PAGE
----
So you want to design your own studio, all by yourself? Great! But where to you start? What's the process? Over the next weeks and months I'll be writing a series of articles about that, t in this area of the forum, focusing on three very different types of home-studio: 1) treating an existing room in your house, 2) building a studio in a garage, basement, or other room, and 3) building a studio from the "ground up", on an empty piece of land.
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Postby Soundman2020 » Sat, 2020-Jun-20, 15:33


So, you have decided that the time has come: you need your own recording studio, listening room, home theater, rehearsal room, or other acoustic space.
And you have also decided to do it yourself.
Excellent! So now the big question is

Where do you start?

Is there some sort of procedure that you can use? A step-by-step process or "recipe"? A method that will guide you in your quest?

Well there should be! And that's the purpose of this section of the forum: to provide a simple plan for you to follow, when designing and building your studio.

If you look around the internet, searching for guidance on how to design and build a home recording studio, you won't find any detailed descriptions of how to go about this process. There's a few partial ones, and a couple of limited explanations, but nothing like what you'll find here: A complete description of every step you need to take, to successfully build your own studio.

On the internet, you'll find lots of places that want to sell you rolls of exotic (and expensive!) materials, such as MLV (Mass Loaded Vinyl), or sheets of "special" drywall (also called "gypsum board"), or packages of "acoustic foam", or even ready-made "acoustic treatment" devices that you can just hang on the wall and that will magically make your room perfect! Except, of course, that they won't.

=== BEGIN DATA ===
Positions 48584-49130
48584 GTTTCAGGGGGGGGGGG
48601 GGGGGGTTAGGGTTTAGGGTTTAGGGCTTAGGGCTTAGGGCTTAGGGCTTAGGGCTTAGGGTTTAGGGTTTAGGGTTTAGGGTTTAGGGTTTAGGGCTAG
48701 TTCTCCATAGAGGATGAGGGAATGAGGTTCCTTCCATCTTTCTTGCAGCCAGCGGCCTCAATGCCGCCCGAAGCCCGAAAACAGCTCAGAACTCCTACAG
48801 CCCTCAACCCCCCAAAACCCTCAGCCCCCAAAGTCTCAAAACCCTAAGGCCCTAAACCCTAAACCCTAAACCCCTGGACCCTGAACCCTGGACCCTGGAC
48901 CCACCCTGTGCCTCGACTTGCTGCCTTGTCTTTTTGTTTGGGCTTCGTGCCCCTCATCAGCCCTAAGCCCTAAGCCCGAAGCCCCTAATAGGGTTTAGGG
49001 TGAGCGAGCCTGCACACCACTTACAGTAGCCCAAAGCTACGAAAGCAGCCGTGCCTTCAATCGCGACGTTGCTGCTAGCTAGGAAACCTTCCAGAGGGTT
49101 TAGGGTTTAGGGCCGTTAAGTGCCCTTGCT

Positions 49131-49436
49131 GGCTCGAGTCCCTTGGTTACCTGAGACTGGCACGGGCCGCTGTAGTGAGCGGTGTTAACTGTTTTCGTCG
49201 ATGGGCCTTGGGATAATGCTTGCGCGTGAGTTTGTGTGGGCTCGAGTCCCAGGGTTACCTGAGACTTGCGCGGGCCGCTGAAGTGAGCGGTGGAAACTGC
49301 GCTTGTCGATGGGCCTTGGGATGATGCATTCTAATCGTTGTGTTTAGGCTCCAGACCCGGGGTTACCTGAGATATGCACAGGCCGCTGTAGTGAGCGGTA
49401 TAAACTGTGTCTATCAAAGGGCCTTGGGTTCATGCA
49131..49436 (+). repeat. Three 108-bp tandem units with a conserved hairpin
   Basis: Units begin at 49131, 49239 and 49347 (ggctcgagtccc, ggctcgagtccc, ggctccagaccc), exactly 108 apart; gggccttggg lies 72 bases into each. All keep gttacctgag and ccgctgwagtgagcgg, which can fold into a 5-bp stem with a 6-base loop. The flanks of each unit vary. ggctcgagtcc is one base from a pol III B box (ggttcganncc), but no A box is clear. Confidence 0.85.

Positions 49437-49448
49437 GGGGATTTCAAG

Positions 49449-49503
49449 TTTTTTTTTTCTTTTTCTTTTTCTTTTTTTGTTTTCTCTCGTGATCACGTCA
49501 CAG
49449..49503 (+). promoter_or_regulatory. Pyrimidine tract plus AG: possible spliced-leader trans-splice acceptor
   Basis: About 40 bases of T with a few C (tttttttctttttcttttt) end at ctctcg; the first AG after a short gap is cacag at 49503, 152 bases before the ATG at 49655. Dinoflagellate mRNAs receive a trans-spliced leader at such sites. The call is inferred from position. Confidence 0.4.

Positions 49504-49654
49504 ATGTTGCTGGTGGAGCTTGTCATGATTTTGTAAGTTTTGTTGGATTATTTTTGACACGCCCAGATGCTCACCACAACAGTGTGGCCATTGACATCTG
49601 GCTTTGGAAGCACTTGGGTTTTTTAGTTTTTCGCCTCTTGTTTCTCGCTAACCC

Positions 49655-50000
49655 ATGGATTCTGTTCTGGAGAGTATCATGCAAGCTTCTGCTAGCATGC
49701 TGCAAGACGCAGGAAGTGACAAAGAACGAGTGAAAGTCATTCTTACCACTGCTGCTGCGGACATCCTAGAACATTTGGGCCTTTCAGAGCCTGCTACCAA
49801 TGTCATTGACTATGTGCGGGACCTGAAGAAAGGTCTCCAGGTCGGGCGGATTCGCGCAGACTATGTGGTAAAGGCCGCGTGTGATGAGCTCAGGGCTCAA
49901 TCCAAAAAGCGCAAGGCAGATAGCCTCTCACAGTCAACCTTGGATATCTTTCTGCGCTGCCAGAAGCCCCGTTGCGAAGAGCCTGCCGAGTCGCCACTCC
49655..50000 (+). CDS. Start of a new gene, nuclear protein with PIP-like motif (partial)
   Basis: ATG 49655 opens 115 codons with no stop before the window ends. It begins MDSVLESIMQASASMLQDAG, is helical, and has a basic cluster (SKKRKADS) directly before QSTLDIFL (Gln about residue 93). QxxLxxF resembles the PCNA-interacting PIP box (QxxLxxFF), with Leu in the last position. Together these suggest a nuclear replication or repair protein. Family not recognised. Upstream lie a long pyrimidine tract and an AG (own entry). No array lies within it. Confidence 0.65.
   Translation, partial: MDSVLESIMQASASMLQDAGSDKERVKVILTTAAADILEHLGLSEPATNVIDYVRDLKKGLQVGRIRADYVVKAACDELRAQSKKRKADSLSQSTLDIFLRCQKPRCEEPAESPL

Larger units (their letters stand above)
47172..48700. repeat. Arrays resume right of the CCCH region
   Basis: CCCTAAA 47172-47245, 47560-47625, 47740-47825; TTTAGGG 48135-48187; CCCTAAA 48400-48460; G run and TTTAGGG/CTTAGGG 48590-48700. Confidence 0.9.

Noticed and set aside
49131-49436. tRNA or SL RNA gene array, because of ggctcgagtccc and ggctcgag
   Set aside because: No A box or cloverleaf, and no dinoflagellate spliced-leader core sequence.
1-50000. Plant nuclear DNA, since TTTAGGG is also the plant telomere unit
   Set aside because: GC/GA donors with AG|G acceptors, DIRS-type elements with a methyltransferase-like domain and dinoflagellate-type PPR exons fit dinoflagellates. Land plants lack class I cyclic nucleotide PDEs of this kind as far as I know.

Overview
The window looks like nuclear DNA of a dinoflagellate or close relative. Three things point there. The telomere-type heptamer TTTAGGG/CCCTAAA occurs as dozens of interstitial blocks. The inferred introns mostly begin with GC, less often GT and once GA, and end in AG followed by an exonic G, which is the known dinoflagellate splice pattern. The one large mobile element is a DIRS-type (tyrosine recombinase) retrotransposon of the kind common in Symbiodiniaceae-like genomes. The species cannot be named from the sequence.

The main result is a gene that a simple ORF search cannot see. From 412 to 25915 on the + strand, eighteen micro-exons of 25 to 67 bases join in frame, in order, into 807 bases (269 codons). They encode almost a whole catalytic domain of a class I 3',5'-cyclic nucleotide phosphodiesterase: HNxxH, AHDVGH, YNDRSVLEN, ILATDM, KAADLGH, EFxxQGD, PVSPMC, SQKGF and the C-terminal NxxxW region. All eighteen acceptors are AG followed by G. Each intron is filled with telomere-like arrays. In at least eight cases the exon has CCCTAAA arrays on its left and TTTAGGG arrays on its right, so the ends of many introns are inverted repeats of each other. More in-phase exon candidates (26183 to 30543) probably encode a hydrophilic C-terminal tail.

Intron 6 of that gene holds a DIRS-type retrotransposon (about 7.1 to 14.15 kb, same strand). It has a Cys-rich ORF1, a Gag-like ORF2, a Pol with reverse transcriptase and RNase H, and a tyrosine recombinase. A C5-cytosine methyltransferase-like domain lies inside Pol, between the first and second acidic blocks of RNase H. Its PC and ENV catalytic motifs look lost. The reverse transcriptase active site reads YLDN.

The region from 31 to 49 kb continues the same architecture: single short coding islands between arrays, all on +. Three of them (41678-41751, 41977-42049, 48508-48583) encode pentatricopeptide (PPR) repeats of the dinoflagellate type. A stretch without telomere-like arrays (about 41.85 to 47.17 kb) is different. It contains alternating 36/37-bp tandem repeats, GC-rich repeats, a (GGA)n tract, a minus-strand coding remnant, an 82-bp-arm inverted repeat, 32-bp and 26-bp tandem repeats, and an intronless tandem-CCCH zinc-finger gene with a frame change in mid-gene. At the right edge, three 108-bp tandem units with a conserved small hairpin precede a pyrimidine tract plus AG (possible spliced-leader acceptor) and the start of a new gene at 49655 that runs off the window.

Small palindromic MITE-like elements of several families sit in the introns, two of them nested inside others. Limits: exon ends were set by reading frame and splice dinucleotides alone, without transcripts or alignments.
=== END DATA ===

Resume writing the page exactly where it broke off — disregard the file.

Some of that is legitimate, as long as you know what you are looking for, and how to use it, but there's also quite a few unscrupulous websites out there, in the fields of acoustic scams, hoaxes, and snake-oil: Filed with misleading, incorrect, silly, or just plain whimsically nutty information and products for studios (see here, for example: "Fake Acoustics": Myths, legends, mysteries, and scams). Other places want to sell you books about making a studio, and you can easily spend hundreds (or even thousands) of dollars on those, and end up owning a lot of pages filled with hieroglyphic equations that mean nothing at all to you, or dozens of photos of gorgeous-looking sophisticated studios, that you could never hope to afford, or advice that seems impossible to even understand, let alone follow. You might even find other forums about studio design, with desperate questions about some intricate aspects, and often cryptic answers that you could only understand if you have a masters degree in physics, or 50 years of experience in construction.... (In some of those places, you won't even get an answer at all if you don't have a budget with lots of zeros on the end, or a room big enough to park an airliner inside...)

But what you won't find, is any place that will show you, simply and in down-to-earth language, the entire process of how to go about designing and build your own home recording studio, or home theater, or garage band practice room, or basement music room, or other similar acoustic space.

That's my intention here: to give you a set of steps that you can follow, with detailed explanations, so you can work your way through the design, construction, and tuning of your own home studio, small or large, low budget or high, in whatever place you have available. It doesn't matter if you can afford to spend US$ 200 or US$ 200,000 on your place: the purpose of this forum is to guide you through the process to squeeze out every last drop of acoustic performance from each of those dollars (euros, pounds, yen, pesos, etc...), so you can get the best possible results in your room.

I am dividing this area of the forum into three basic categories:

  1. Simple acoustic treatment for an existing room in your house (eg, bedroom, living room, spare room, finished basement or attic).
  2. More extensive building inside an existing room with moderate renovation and/or construction (eg, an unfinished basement, garage, attic space, garden shed).
  3. "Ground-up" building (starting from an empty piece of ground in your back yard).